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Marking its 100th year in 2014, the Department of Aerospace Engineering has been an integral part of the College's tradition of quality. It was borne out of the nation's first collegiate aeronautics program, begun at Michigan in 1914, just 11 years after the historic flights at Kitty Hawk. The first course was taught by Felix Pawlowski, who had been a student of Professor Lucien Marchis at the University of Paris in the first course in aeronautics given anywhere. In offering aeronautics at Michigan, Pawlowski was building on interest created by Professor Herbert Sadler. The grandnephew of Britain's first balloonist, Sadler had recently reorganized the Michigan Aero Club. Both Pawlowski and Sadler had seen the Wright brothers and other aviation pioneers at flying exhibitions, and the enthusiasm of these two teachers would be the driving force behind aeronautics during its first years at Michigan.

The early years of the Department of Aerospace Technology were filled with daring experimentation in balloons, gliders and, when available, powered airplanes, including a model "B" hydroplane built by the Wright brothers. These experiments in flight, the research on airplane designs and the basic course work were all marked by camaraderie and a shared commitment to expanding the knowledge in and the possibilities of this exciting new field. The Department grew quickly in scope, enrollment and stature. Graduates of the program distinguished themselves as pilots, designers, industry leaders and as officials in the new government agencies established to promote and regulate aviation.

One graduate became a legend. Clarence "Kelly" Johnson, B.S.E. '32, M.S.E. '33 is considered to have been one of America's greatest aircraft designers. In 1933, Lockheed sent to Michigan for review its model of one of the world's first twin-engine aircraft, the Electra. Johnson tested it and found instabilities in the aircraft. He was later hired by Lockheed and went on to establish the legendary Lockheed Skunk Works and create such classic aircraft as the P-38, the F-104, the U-2 and the SR-71 Blackbird during his 40-year career.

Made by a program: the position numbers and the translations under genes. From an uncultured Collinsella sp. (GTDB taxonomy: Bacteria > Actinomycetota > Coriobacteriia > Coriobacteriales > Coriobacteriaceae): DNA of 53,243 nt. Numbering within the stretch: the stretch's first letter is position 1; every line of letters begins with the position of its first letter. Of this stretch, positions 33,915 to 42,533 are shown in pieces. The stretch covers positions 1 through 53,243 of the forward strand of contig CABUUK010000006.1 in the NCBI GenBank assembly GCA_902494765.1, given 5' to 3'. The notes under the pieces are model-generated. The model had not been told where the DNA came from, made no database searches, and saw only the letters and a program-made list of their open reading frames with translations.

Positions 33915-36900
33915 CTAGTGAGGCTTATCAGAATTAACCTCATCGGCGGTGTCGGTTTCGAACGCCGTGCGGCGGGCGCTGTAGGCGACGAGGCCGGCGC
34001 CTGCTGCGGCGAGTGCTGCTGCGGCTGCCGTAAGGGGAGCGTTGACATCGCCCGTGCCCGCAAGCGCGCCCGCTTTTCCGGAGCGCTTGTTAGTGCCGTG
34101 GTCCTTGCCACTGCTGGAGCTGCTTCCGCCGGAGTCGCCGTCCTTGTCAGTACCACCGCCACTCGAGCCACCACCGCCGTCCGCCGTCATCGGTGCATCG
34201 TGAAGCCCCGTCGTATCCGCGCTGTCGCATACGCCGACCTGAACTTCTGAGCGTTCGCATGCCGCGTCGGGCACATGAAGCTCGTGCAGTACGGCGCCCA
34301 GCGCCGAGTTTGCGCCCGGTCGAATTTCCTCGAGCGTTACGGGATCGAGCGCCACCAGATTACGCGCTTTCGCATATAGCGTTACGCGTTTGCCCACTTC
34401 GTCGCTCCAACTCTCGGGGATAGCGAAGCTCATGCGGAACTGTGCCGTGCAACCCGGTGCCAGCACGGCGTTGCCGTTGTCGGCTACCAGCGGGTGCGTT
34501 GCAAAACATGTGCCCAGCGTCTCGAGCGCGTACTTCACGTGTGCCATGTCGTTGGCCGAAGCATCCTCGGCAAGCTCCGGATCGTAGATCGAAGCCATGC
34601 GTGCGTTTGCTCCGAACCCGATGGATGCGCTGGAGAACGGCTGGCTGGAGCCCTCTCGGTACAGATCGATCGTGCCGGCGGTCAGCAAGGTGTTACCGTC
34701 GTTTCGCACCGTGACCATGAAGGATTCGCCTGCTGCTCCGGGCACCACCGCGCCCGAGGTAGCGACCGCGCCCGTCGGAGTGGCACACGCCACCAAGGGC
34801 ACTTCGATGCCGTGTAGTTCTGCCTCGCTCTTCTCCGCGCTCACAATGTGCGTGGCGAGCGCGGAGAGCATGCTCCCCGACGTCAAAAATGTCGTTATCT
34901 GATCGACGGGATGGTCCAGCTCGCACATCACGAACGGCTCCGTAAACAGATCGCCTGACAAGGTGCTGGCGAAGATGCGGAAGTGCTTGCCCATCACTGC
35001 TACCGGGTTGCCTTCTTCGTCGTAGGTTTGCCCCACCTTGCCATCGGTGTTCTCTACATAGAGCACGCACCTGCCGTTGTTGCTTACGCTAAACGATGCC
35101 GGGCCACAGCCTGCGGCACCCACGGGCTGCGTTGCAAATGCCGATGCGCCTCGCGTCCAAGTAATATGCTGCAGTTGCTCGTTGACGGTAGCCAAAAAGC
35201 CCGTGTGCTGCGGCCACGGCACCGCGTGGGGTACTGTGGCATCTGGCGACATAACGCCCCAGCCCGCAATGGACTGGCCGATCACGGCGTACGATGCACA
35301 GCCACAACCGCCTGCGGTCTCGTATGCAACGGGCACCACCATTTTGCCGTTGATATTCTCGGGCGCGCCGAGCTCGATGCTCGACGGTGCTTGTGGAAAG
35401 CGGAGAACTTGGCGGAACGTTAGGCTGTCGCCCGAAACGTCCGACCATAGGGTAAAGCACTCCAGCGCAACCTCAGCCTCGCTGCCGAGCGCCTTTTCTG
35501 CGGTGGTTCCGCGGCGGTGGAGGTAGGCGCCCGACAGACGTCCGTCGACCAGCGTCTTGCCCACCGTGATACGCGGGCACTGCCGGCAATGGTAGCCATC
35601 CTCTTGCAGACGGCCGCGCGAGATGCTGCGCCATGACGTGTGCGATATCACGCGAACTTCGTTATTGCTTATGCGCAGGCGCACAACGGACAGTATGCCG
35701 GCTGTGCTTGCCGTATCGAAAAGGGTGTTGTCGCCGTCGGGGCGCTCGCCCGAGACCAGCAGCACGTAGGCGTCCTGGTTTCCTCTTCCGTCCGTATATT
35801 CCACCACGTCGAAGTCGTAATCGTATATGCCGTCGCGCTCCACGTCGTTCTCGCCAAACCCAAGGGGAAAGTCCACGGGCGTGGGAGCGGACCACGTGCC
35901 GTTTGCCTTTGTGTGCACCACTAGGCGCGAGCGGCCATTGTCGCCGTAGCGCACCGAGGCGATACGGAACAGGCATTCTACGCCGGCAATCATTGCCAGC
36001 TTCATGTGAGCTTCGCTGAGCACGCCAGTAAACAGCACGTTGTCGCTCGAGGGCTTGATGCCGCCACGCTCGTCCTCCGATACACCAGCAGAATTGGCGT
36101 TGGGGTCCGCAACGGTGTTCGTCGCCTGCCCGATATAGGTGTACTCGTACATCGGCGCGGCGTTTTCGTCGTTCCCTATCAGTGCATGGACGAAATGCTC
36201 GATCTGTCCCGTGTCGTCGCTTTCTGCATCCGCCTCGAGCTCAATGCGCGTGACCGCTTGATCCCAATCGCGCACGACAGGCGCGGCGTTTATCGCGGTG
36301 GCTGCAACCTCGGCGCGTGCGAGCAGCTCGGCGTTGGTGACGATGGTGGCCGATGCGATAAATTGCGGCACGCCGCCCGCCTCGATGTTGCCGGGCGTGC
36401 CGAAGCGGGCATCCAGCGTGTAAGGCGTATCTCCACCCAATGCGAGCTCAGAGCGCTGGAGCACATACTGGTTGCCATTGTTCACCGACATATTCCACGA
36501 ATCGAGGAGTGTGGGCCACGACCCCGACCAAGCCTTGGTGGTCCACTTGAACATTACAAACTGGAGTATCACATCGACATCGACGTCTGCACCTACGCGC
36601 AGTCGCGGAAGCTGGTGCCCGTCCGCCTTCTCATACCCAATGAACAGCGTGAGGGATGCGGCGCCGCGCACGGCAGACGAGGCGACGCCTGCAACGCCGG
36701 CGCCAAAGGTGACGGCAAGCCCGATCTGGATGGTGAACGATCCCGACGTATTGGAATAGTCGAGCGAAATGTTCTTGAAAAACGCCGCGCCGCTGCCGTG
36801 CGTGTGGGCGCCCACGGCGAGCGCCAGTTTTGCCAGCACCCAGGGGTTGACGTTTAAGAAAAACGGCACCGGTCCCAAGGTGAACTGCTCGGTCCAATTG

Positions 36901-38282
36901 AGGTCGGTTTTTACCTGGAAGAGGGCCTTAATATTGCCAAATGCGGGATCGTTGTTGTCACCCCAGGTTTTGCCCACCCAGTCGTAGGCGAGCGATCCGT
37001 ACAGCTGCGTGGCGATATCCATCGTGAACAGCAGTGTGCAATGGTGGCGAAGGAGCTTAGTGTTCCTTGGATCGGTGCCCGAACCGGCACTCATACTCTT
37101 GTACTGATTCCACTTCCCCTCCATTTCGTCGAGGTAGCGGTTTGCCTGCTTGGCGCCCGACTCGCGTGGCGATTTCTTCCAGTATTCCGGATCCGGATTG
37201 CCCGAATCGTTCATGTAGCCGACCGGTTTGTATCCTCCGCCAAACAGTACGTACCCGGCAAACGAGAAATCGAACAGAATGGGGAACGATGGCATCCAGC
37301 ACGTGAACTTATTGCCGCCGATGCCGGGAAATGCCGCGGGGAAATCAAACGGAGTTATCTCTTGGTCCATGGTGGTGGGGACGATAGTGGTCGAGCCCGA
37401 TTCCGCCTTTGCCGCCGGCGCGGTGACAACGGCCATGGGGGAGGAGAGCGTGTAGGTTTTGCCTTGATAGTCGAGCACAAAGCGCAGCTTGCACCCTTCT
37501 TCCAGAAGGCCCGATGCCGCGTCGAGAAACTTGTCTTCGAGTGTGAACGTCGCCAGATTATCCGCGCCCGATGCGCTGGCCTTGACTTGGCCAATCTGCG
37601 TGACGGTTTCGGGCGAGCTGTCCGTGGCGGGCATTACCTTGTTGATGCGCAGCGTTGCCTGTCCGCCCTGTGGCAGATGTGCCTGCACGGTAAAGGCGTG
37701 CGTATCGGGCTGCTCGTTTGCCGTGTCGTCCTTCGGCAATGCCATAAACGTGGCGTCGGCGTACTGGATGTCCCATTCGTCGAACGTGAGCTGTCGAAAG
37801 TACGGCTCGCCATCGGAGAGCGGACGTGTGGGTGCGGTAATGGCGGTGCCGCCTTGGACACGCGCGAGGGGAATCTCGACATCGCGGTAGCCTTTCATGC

In the years since Kelly Johnson was a student, the size and focus of the Department have changed in response to economic conditions, the exigencies of war and advances in the field, but one constant has remained: quality. Evidence of this quality can readily been seen in manned space exploration. Among the Aerospace Engineering Department's many prominent alumni are five astronauts who have orbited the earth, with three going on to the moon. During the Gemini program, Ed White, who later died in the Apollo launch pad fire, made the first spacewalk by an American. Other Michigan astronauts include Jack Lousma, who commanded Skylab and piloted the third space shuttle flight; James McDivitt, commander of Apollo 9; and James Irwin and Alfred Worden of Apollo 15. The Michigan mementos (including the seal of the Department) placed on the moon by the Apollo 15 crew are fitting symbols of the impressive achievements of the people who have been part of the Department's first 95 years.

First Program in Aeronautical Engineering